Exeter Graduate Discovers Animal-Free Alternative To Rodent Brain Testing

The recent graduate's method is cost-effective, as well as cruelty-free


3 Minutes Read

A white mouse being handled by a scientist in blue rubber gloves There are a growing number of alternatives to animal testing available - Media Credit: Adobe Stock

Emily Rose-Martin, a graduate from the UK’s University of Exeter, has discovered a method for creating cells similar to human brain neurons (which act as information transmitters) for use in scientific research.

The breakthrough means that conventional testing methods, which often use rodent brain cells, won’t be needed. This could saving animal lives and remove ethical quandaries from research projects.

Rose-Martin made her discovery while participating in the 2022 Animal Free Research UK Summer Studentship Programme. The course gives newly qualified scientists the opportunity to consider the importance of non-animal testing methods in the treatment of human diseases. 

Rose-Martin pinpointed a way to create cells that are more similar to human brain neurons than rodent ones. Her research has been published in pharmacy journal Frontiers in Pharmacology.


Replicating human neurons

Looking specifically at the cells that are affected by common conditions, including autism, Rose-Martin was focused on glutamatergic neurons. These are regarded as extra-special brain cells, capable of boosting the effectiveness of other neurons and having a major impact on our ability to communicate and carry out everyday functions.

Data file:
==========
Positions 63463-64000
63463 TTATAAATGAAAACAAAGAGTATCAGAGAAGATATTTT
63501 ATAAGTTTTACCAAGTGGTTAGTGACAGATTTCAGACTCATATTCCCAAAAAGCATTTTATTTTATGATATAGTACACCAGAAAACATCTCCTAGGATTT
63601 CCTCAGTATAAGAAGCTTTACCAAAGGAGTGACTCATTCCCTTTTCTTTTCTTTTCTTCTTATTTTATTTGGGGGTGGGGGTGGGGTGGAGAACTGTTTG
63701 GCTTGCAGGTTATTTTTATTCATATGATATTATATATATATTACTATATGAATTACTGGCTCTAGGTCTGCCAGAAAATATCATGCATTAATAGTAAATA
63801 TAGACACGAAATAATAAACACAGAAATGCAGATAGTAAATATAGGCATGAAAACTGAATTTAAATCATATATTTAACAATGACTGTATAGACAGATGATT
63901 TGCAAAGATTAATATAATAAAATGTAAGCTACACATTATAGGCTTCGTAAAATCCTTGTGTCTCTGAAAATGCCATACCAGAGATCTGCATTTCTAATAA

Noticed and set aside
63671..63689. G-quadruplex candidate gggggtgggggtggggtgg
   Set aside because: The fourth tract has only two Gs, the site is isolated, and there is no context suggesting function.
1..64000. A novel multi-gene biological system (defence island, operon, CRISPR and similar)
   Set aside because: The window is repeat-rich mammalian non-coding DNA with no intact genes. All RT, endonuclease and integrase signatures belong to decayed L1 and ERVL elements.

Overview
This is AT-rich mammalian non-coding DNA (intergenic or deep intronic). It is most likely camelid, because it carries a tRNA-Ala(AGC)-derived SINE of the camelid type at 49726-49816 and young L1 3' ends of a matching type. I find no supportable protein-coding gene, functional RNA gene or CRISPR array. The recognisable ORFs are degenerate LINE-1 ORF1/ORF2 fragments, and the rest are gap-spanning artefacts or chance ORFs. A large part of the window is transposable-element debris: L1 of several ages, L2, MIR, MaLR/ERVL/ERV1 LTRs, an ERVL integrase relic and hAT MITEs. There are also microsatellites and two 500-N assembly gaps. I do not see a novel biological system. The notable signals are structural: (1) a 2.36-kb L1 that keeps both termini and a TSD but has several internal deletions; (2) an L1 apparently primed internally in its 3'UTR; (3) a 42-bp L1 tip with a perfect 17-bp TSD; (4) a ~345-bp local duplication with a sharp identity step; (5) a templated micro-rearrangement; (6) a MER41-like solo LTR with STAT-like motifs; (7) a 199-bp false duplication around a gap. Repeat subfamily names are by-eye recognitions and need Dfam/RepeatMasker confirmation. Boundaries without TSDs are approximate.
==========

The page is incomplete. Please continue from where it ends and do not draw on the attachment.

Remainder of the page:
Previously, neuroscientists have struggled to progress their brain disorder research. This was due to an inability to convert human brain cells into valuable glutamatergic variations. Rose-Martin has discovered a way to do exactly this, without the use of any animal-derived components.

Lead researcher Professor Asami Oguro-Ando considers the breakthrough to be significant. It could mark a potential bridge to faster and more cost-effective development of brain disorder treatments.

“Emily’s cell model offers neuroscientists a new tool to study the function of glutamatergic neurons in healthy brain function and how this goes wrong in brain diseases or disorders,” she said in a statement. 

“This model is also highly cost-effective, allowing scientists to generate large numbers of neuronal cells that can be used to test the safety of drugs or new treatments on neurons in pharmacological toxicity studies.” 

Limitations of animal testing

Aside from the ethical issues, research is increasingly highlighting the validity of animal tests.

According to Cruelty Free International, 92 percent of drugs deemed safe in animal tests fail in human trials. Because of this, animal rights campaigners and consumers are demanding that alternative testing methods be introduced.

Some businesses and institutions have taken recent steps to move away from animal tests. The US Department of Transportation announced in August that it will no longer require animal skin tests. These were previously performed ahead of chemical transports.

Air France and Egypt Air have also stopped transporting monkeys for testing purposes. This came after intense lobbying from animal welfare activists.

Rose-Martin’s neuron breakthrough has the potential to save countless rodent lives by making a humane testing standard the default option.

“It’s so exciting to be a key part of a team to have made a discovery that can really contribute to science, so soon after graduating,” Rose-Martin said in a statement. 

“I’m incredibly proud that this new model system could be a valuable tool for neuroscientists. I hope it will accelerate the development of new therapeutics to help people affected by brain disorders better manage their symptoms and improve their quality of life.”

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